UNDP, partners build capacity to manage wildfires and protect forests

The United Nations Development Programme (UNDP) in partnership with the Forestry Commission (FC) and the Ghana National Fire Service (GNFS) is building capacities of fire volunteers and other relevant institutions to effectively manage wildfires in Ghana.

The training is to improve on the operations of fire volunteers, personnel from GNFS, National Disaster Management Organization (NADMO), FC, and the Metropolitan, Municipal and District Assemblies (MMDAs) from the Volta, Eastern, Ashanti, Savannah, Bono East, and Ahafo regions, identified as fire hotspots in Ghana.

It is under the “SDG Partnership for Sustainable Forestry in Ghana” initiative, funded by the Government of the Republic of Korea, through the UNDP Seoul Policy Centre.

‘’We have been learning important lessons on wildfire management from South Korea, which have been very effective in preventing and managing these fires for several decades now”, Mr Kingsley Bekoe Ansah, a Programme Coordinator at the UNDP Ghana office, told the Ghana News Agency (GNA) in Kumasi.

“This training, therefore, provides a platform for us to share such knowledge to frontline firefighters at the local level to enhance their capacity to be able to protect our forests and the environment from wildfires.’’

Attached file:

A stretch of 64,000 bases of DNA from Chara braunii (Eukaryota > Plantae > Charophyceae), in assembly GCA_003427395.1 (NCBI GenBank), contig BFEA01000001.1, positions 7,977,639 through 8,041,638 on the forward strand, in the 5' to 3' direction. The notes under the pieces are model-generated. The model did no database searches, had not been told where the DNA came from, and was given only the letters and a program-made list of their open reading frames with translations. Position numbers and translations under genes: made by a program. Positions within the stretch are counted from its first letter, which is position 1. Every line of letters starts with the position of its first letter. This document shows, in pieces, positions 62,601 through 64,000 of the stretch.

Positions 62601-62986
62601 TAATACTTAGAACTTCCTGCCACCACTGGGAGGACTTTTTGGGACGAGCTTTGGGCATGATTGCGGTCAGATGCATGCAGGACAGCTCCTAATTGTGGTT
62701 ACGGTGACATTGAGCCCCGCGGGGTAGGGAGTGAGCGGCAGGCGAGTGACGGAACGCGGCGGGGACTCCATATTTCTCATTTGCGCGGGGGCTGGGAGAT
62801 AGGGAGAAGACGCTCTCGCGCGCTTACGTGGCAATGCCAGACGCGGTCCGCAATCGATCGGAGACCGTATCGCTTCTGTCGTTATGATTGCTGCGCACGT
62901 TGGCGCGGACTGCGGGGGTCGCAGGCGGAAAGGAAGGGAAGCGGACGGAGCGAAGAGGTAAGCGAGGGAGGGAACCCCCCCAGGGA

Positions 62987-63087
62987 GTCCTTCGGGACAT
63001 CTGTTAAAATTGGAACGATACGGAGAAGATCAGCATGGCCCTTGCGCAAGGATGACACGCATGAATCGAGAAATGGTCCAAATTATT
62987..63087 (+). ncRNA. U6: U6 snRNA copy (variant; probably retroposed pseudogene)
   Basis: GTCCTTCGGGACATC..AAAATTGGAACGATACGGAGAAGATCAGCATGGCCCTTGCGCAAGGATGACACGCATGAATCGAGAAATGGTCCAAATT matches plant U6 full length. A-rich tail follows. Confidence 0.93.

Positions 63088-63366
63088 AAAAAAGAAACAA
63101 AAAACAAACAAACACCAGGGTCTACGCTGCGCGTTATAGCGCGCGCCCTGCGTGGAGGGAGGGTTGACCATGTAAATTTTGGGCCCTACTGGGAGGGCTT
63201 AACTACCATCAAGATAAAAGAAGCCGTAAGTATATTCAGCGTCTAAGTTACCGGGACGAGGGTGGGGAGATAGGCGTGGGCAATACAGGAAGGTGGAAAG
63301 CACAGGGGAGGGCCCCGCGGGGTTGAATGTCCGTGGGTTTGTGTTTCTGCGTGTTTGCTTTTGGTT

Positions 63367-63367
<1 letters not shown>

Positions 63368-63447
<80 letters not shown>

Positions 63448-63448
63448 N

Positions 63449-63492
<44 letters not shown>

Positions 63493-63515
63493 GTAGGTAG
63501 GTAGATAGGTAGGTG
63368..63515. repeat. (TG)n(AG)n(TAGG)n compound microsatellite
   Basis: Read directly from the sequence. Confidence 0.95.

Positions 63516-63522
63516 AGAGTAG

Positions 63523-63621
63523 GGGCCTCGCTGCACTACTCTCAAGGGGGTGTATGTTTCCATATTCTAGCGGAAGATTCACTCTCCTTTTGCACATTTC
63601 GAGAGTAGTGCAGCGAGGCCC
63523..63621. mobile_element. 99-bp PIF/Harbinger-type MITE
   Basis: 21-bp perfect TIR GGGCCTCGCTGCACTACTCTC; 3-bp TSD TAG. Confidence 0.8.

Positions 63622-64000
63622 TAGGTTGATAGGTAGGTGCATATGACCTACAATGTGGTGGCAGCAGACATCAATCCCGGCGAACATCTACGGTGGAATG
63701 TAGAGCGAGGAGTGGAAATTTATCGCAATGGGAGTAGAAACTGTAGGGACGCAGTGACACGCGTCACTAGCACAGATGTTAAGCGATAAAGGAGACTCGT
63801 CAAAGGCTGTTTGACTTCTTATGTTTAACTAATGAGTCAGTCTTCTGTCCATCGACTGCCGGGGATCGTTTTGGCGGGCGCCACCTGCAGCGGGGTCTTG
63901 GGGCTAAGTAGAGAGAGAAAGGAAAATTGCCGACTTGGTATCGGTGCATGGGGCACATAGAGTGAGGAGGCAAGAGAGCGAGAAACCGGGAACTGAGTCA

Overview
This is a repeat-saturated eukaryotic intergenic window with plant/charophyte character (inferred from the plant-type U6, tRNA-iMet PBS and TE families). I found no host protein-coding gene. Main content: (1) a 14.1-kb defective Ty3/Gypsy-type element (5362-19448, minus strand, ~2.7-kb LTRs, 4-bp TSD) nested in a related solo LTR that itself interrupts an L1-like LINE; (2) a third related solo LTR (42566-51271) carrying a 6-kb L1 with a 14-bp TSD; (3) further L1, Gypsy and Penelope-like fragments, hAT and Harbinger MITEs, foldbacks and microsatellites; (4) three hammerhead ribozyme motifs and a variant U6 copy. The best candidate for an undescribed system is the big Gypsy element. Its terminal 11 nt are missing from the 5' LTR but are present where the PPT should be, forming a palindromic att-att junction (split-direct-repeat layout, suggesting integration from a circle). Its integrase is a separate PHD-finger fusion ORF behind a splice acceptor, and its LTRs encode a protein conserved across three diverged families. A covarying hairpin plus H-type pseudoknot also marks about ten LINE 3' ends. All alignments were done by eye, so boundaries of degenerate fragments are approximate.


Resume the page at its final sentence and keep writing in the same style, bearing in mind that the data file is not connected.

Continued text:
The training saw more than 180 participants from 16 districts in the beneficiary regions, taken through topics such as fire causes, fire behavior, wildfire prevention, pre-suppression, and tactical firefighting techniques.

Wildfire has been identified as a potent threat to forest conservation around the world.

It does not only destroy critical ecosystems but also has a devastating impact on livelihoods and properties.

It is also considered a driver of climate change through the emission of greenhouse gasses into the atmosphere.

In Ghana, wildfires have destroyed farms, wildlife and threaten food security and human survival, especially in the Northern Savannah areas.

Human activities such as hunting, palm wine tapping, and charcoal production, among others, have been identified as some of the major causes of forest fires in Ghana.

Mr Bekoe Ansah noted that improving capacities to prevent and manage these fires had been identified to be critical in efforts towards protecting Ghana’s forests.

He called for a stronger collaboration among key actors at the local level to prevent wildfires and protect the forests for people and the planet.

Mr Thomas Tagoe, a Fire Officer at Nkoranza North Municipality in the Bono East Region described the training as an insightful one that would influence techniques in combating wildfires.

Ms Elizabeth Senanu, a NADMO Official from the Offinso Municipality noted that the training had provided useful information that needed to be communicated to the grassroots to help curb wildfires.

Participants underscored the importance of such capacity building exercises and called for the training to be extended to other stakeholders on a regular basis and create more awareness and build synergies towards effective wildfire management.

Source: GNA

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